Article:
Kit Ref: A06018
Price around £24.99 GBP (January 2019)
Review with Geoff Coughlin
It’s certainly been a while since I remember seeing a new-tool B-25 Mitchell in 1:72 scale and Airfix has now produced the first of what we hope will be a number of versions of this most famous of WWII twins.
The easiest thing to do is show you what’s included and you can see for yourself what’s on offer this time.
Great box art one again!
• Scheme 1: FL212 EV-W ‘Nulli Secundus’ 180 Squadron RAF Dunsfold 1943
• Scheme 2: FV923 SM-E Lasham 1943.
In Royal Air Force service, the capable North American B-25C/D Mitchell tactical medium bomber was designated the Mitchell II, with the RAF being the only force to operate the type of raids into occupied Europe from bases in Britain. In the weeks following the D-Day landings, RAF Mitchells were sent to operate from advanced airfields in France, to provide support for advancing Allied ground units.
Quality looks extremely good in every respect. Based on recent experience these new decal sheets are amongst the best out there in my view. I had a great experience with the decals included in the Airfix 1:48 Hawker Hunter F.6
Here’s my summary…
SMN Quick summary Star rating out of 5
|STAR RATING (out of five)
|Quality of moulding
|Level of detail
Here’s a little bit about the North American B-25 Mitchell
The North American B-25 Mitchell is an American twin-engine, medium bomber manufactured by North American Aviation (NAA).
The design was named in honour of Major General William “Billy” Mitchell, a pioneer of U.S. military aviation. Used by many Allied air forces, the B-25 served in every theatre of World War II and after the war ended many remained in service, operating across four decades. Produced in numerous variants, nearly 10,000 Mitchells rolled from NAA factories. These included a few limited models, such as the United States Marine Corps’ PBJ-1 patrol bomber and the United States Army Air Forces’ F-10 reconnaissance aircraft and AT-24 trainers.
The RAF received nearly 900 Mitchells, using them to replace Douglas Bostons, Lockheed Venturas and Vickers Wellington bombers. The Mitchell entered active RAF service on 22 January 1943. At first, it was used to bomb targets in occupied Europe. After the Normandy invasion, the RAF and France used Mitchells in support of the Allies in Europe. Several squadrons moved to forward airbases on the continent. The USAAF did not use the B-25 in combat in the ETO.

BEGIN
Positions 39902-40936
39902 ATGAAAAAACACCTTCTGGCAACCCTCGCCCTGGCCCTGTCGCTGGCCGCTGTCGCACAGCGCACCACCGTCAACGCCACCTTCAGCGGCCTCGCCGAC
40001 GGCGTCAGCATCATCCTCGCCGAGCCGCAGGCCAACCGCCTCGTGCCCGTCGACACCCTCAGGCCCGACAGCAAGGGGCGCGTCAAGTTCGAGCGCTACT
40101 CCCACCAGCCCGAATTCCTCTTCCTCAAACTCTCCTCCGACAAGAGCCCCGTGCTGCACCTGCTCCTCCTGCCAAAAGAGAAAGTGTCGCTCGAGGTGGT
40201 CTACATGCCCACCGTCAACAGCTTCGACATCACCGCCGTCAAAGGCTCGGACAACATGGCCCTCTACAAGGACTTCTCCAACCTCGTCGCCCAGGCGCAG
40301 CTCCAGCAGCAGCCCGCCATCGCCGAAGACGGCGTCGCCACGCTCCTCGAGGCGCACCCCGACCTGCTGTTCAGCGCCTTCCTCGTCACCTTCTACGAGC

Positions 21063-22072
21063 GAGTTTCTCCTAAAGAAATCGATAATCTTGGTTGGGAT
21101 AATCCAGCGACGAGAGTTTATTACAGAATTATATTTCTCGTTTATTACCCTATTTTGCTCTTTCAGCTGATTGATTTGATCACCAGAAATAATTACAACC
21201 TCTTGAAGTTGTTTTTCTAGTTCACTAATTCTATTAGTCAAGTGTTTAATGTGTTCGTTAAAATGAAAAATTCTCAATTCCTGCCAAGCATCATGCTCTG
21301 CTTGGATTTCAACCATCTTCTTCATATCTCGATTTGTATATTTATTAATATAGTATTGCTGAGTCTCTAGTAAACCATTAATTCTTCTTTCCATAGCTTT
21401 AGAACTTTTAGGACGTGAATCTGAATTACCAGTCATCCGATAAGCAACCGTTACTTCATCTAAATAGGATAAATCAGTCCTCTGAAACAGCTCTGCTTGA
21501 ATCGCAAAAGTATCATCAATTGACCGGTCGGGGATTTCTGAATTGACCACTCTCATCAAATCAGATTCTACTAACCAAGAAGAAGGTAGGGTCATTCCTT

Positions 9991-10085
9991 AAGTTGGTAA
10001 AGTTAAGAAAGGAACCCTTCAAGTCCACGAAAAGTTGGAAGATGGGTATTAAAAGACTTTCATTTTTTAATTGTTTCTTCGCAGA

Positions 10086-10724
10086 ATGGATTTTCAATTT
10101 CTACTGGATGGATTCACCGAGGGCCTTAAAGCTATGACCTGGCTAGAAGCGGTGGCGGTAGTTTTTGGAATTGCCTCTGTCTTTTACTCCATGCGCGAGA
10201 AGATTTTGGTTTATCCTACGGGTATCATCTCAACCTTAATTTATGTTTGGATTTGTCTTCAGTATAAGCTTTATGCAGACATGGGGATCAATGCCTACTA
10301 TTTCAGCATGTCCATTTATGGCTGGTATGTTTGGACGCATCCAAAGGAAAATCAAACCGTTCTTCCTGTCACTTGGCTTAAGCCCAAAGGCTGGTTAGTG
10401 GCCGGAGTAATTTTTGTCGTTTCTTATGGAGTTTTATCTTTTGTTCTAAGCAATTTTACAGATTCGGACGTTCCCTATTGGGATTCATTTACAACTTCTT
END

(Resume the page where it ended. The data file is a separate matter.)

The Royal Air Force (RAF) was an early customer for the B-25 via Lend-Lease. The first Mitchells were given the service name Mitchell I by the RAF and were delivered in August 1941, to No. 111 Operational Training Unit based in the Bahamas. These bombers were used exclusively for training and familiarisation and never achieved operational status. The B-25Cs and Ds were designated Mitchell II. Altogether, 167 B-25Cs and 371 B-25Ds were delivered to the RAF. The RAF tested the cannon-armed G series but did not adopt the series nor the follow-on H series.
By the end of 1942 the RAF had taken delivery of a total of 93 Mitchell marks I and II. Some served with squadrons of No. 2 Group RAF, the RAF’s tactical medium bomber force. The first RAF operation with the Mitchell II took place on 22 January 1943, when six aircraft from No. 180 Squadron RAF attacked oil installations at Ghent. After the invasion of Europe (by which point 2 Group was part of Second Tactical Air Force), all four Mitchell squadrons moved to bases in France and Belgium (Melsbroek) to support Allied ground forces. The British Mitchell squadrons were joined by No. 342 (Lorraine) Squadron of the French Air Force in April 1945.
As part of its move from Bomber Command, No 305 (Polish) Squadron flew Mitchell IIs from September to December 1943 before converting to the de Havilland Mosquito. In addition to No. 2 Group, the B-25 was used by various second-line RAF units in the UK and abroad. In the Far East, No. 3 PRU, which consisted of Nos. 681and 684 Squadrons, flew the Mitchell (primarily Mk IIs) on photographic reconnaissance sorties.
The RAF was allocated 316 B-25J which entered service as the Mitchell III. Deliveries took place between August 1944 and August 1945. However, only about 240 of these bombers actually reached Britain, with some being diverted to No. 111 OTU in the Bahamas, some crashing during delivery and some being retained in the United States. (Source: Wikipedia)